In this post, I’m sharing my tips for how to lead a class discussion that rocks. (Hint: YOU are not the most important ingredient!)
The number of the day is four.
In this post, I’ll discuss four big-picture goals of class discussion, four guidelines for creating discussion magic, as well as four characteristics of a successful discussion.
Finding Purpose in Class Discussion
First off, let’s zoom waaaaaay out to see the big picture.
If you think about it, the act of discussion is pretty cool!
When we discuss, our lives intersect with different individuals, each with a unique combination of age, gender, culture, education, geographic location, family life, personal values and beliefs, life experience, ideas, etc.
In true discussion, it’s not about me; it’s about the people I’m interacting with today.
Discussion is really about how I can understand myself and others better.
Four Big Picture Goals for Classroom Discussion
- Acknowledge and understand the past and look toward the future.
- Understanding that we make meaning together and not in isolation.
- Appreciate diversity.
- Be human.
Four Guidelines for Leading Class Discussion, a.k.a. Creating Discussion Magic
Clear norms and expectations
- These should be separate from, but complementary to your classroom norms and rules.
- Keep the list of norms for class discussion short and specific (4-5 items) and post it clearly for everyone to see.
- If you want to swipe mine, here they are (ABC’s for Discussion): Add value, Be kind, Cultivate curiosity, Dig deep, Examine the Text
- Click here to download the ABC’s of Discussion classroom poster!
- Model these norms, show examples of effective/ineffective discussions if possible, and practice, practice, practice with feedback.
Framed and focused
- What are the goals for the class discussion? What skills will students need to demonstrate or practice?
- It is helpful if you begin with a “frame” for student led discussion, something that will inspire thought and conversation. This frame will help you to introduce the discussion so that students are discussing out of a need to make meaning vs. saying what they think you want them to say because you’re giving them a grade. Here are some examples:
- A simple goal statement and question written on the board.
- A “critical lens” (literary theory) through which students will critique/analyze.
- A “lightning” round robin class discussion of a chapter or text, leading into questions about the text.
- A film clip, a text that complements or connects to something the students have already read, a story, an image…you get the idea.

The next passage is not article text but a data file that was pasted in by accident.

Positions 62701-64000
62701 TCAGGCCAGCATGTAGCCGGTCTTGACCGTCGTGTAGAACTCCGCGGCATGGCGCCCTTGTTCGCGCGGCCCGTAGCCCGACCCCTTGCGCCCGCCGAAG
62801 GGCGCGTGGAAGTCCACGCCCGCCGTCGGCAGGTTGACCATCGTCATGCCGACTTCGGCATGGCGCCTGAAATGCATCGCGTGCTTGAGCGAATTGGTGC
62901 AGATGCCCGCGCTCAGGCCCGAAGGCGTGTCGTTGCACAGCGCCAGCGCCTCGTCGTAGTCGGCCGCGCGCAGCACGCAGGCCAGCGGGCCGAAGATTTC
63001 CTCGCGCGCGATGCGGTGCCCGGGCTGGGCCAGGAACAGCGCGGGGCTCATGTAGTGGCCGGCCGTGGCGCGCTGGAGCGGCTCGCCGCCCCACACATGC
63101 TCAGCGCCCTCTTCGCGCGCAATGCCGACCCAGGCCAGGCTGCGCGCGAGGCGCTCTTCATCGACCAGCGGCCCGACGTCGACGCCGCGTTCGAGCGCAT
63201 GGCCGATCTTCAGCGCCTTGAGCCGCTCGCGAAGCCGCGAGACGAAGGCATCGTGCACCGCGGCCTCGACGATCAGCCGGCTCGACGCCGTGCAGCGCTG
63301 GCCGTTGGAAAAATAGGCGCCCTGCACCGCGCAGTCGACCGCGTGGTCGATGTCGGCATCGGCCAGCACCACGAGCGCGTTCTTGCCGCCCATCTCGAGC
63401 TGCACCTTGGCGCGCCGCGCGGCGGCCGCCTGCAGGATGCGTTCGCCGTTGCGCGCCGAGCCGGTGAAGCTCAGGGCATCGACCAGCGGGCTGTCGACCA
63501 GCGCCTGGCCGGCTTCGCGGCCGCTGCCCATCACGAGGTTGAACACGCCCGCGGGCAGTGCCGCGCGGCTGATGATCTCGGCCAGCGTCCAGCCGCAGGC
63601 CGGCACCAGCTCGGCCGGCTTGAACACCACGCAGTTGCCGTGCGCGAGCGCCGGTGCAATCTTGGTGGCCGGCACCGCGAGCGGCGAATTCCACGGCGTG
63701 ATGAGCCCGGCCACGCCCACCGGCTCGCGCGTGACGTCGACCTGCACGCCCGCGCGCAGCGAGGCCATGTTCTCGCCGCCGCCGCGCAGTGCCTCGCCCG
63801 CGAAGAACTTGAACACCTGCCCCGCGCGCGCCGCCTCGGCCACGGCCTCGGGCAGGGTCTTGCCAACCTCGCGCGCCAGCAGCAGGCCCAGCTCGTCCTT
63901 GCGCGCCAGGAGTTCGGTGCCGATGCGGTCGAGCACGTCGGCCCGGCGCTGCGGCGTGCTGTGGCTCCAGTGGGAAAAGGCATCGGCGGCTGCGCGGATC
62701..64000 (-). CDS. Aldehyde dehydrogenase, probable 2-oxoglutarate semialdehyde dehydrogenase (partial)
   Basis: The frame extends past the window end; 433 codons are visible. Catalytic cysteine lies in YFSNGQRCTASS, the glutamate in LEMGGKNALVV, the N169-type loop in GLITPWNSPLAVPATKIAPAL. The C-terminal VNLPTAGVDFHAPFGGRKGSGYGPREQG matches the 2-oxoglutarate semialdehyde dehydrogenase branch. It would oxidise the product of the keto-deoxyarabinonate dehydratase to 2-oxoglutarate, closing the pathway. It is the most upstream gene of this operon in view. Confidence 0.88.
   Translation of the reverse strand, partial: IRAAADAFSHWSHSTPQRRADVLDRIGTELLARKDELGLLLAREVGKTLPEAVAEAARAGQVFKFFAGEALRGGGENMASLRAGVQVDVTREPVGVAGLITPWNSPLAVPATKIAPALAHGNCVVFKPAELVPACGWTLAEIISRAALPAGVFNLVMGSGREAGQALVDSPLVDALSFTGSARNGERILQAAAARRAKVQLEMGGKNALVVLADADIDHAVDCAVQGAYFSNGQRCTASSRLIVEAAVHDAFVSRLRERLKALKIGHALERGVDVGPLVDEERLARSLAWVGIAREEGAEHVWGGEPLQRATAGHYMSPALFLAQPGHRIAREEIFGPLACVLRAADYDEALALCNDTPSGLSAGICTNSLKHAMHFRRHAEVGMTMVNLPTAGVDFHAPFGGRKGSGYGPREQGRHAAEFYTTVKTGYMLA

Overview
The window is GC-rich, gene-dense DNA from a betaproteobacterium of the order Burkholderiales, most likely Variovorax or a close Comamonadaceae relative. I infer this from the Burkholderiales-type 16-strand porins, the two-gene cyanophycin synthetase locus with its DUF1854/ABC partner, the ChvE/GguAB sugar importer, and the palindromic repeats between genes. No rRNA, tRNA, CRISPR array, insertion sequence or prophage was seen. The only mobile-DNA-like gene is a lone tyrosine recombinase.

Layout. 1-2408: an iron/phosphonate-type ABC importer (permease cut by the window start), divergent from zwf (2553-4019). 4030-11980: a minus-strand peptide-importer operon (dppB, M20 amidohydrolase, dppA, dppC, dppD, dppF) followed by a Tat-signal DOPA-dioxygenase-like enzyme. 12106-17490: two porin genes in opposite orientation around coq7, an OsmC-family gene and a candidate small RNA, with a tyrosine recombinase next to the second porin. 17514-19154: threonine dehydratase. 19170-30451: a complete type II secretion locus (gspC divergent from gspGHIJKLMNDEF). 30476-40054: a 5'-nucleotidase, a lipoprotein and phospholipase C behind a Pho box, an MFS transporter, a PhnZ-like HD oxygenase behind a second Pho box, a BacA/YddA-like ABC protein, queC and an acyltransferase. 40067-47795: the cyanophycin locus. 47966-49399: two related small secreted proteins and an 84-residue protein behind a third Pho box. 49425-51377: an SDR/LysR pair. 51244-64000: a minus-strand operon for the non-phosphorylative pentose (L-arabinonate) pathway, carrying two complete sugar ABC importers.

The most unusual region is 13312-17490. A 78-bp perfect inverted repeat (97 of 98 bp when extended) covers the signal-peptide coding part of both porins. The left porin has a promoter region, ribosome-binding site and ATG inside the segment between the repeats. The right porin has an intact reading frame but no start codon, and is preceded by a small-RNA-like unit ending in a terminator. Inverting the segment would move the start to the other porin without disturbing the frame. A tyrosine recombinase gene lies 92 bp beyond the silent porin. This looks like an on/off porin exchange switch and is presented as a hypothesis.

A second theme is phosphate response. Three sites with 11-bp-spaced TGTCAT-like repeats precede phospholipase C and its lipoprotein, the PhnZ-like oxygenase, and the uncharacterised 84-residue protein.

- It’s great if you are getting students to participate in classroom conversation, but even better if they run the show.
- Remember, when leading a class discussion, the best way to lead is NOT to lead. Let the students lead.
- Set up the room so that students aren’t facing YOU, but instead are facing each other. Position yourself at the edge of the room, outside the circle or as a part of the circle.
- Establish a procedure for students to call on each other and make that the expectation.
Rooted in text(s)
- It’s important to use the texts read in class as a springboard for conversation. Overall, I find that this is a part of modeling, practice, and feedback for discussion that happens in the beginning of the year with a group of students. Once students understand what class discussion should look like and sound like, it will become a natural part of their conversation.
- To increase the rigor, lead a classroom discussion by having students synthesize ideas from multiple texts.
- Text-based discussions can be personal, too. But everything has to come back to the text. Students should engage in analysis. Asking text-based questions and engaging in analysis is the springboard for connections to personal life and society.
4 Characteristics of a Successful Class Discussion:
- Students can clearly explain the goal(s) for discussion and why they were having the discussion in the first place.
- Students lead a class discussion, self-monitor, and welcome everyone into the conversation.
- All students are active contributors, following the norms set for discussion.
- Students arrive at a new understanding of a text, an issue and/or themselves.
I hope this post has been useful to help you think about the purpose behind class discussion and how to lead class discussion.
Please leave a comment below to let me know what you’re thinking about!
Hey, if you loved this post, I want to be sure you’ve had the chance to grab a FREE copy of my guide to streamlined grading. I know how hard it is to do all the things as an English teacher, so I’m over the moon to be able to share with you some of my best strategies for reducing the grading overwhelm.
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[…] And we frequently pivot naturally, mid-lesson, if all isn’t going according to plan. In fact, having a plan that depends upon and is co-created with the students is my goal for any lesson that involves class discussion. […]